Given the critical role of stored energy in female reproductive success, females should reduce uncertainty in future reproductive success by accumulating body energy as soon as possible. Maternal condition has an important influence on early foetal development in grey seals, with females in poorer condition implanting later than females in better condition (Boyd 1984). Thus, females ought to recover body condition quickly following the breeding season to ensure successful implantation. Consistent with this prediction, females increased their total body energy by 27·5% from the end of the breeding season to the beginning of the moult. In contrast, although males maintained body mass during the post-breeding to pre-moulting foraging period (Fig. 2), they continued to loose body energy (Fig. 3) while increasing the proportion of lean body tissue. This may reflect the need for males to replace lean body mass lost during the breeding season and the lack of early reproductive costs. This also implies that subsequent reproductive success in males is relatively insensitive to energy stores during the pre-moult foraging period. Sex-differences in the seasonal pattern of diving (and hence foraging) behaviour of adult grey seals in this population are consistent with this interpretation, with females exhibiting a high level of dive effort immediately following the moult compared to a more gradual increase in dive effort by males (Beck 2002).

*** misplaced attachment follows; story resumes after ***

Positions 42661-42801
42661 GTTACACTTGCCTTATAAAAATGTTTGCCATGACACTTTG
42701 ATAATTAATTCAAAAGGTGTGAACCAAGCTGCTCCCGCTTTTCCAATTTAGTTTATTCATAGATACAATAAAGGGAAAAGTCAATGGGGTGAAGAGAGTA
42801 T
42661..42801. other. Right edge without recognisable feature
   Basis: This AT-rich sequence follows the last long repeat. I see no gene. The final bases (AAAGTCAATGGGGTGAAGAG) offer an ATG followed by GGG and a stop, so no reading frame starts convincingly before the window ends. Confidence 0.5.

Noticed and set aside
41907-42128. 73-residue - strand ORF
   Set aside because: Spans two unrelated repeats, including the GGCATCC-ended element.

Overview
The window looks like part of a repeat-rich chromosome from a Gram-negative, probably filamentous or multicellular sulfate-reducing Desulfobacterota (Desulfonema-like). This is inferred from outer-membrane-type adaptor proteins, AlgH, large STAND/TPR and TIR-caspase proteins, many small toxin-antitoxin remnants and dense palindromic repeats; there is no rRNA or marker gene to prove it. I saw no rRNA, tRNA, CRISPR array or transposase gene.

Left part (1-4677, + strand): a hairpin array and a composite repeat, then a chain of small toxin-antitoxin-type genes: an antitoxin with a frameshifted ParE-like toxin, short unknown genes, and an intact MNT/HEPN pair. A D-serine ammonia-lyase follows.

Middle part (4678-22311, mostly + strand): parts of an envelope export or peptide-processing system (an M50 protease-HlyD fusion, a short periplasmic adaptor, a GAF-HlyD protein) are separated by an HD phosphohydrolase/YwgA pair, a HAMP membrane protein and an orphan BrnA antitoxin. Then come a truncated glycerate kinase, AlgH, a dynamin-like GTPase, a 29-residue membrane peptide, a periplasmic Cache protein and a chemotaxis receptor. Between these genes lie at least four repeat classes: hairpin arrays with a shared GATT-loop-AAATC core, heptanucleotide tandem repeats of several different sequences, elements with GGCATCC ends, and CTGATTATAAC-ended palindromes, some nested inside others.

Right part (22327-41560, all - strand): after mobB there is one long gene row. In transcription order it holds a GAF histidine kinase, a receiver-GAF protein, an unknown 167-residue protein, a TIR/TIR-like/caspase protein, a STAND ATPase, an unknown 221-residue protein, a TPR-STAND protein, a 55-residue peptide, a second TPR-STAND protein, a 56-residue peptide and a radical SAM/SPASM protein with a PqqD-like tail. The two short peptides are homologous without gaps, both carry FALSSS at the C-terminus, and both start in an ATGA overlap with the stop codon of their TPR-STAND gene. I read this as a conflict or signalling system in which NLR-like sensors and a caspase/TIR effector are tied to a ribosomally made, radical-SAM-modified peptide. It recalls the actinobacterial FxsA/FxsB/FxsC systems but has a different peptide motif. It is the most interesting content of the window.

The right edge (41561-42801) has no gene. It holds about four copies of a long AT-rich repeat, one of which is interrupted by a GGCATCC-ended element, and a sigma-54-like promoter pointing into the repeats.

Our observation that the amounts of mass gain and energy stored during the pre-breeding foraging period appears to balance that which is spent during reproduction further suggests that there must be both costs and benefits to storing body mass and energy as found in other taxa (Witter & Cuthill 1993; Jönsson 1997; Bonnet, Bradshaw & Shine 1998). The differing seasonal patterns of energy storage and expenditure in male and female grey seals suggest that each sex has a different solution to this trade-off, reflecting different fitness-maximizing strategies (Trivers 1972; Jormalainen et al. 2001). Based on our longitudinal study, both the amount and composition of mass spent by females during lactation was similar to that gained over the entire 7-month, pre-breeding foraging period (Fig. 5). These results suggest that females are willing to pay the costs of long-term storage of body mass and energy for reproduction because the risk of storing insufficient energy is more critical to successful pregnancy and weaning of offspring. The higher energy content in females throughout the year (Fig. 3) may be another reflection of this. The cross-sectional data (Fig. 2) suggest that females gain a greater proportion of the mass stored prior to reproduction during the last three months of the pre-breeding season than was indicated by the longitudinal data (Fig. 5). This apparent inconsistency presumably results from the small longitudinal sample used to estimate mass gain, as the cross-sectional and longitudinal estimates are consistent at other sampling points. Nevertheless, females accumulate the mass and energy used during lactation over the entire pre-breeding foraging period. In contrast, the magnitude and composition of body mass expended by males during the breeding season was similar to that gained in only the last 3-months of this foraging period (Fig. 5). This result is also evident in both the longitudinal and cross-sectional analysis (Fig. 5 and Table 1). Since reproductive success in grey seal males is not so tightly linked to stored body mass and energy (Anderson & Fedak 1987; Godsell 1991; Lidgard et al. 2001), males may not benefit from early storage to the same degree as females, such that the costs associated with long-term storage are not worth supporting until the 3 months prior to breeding.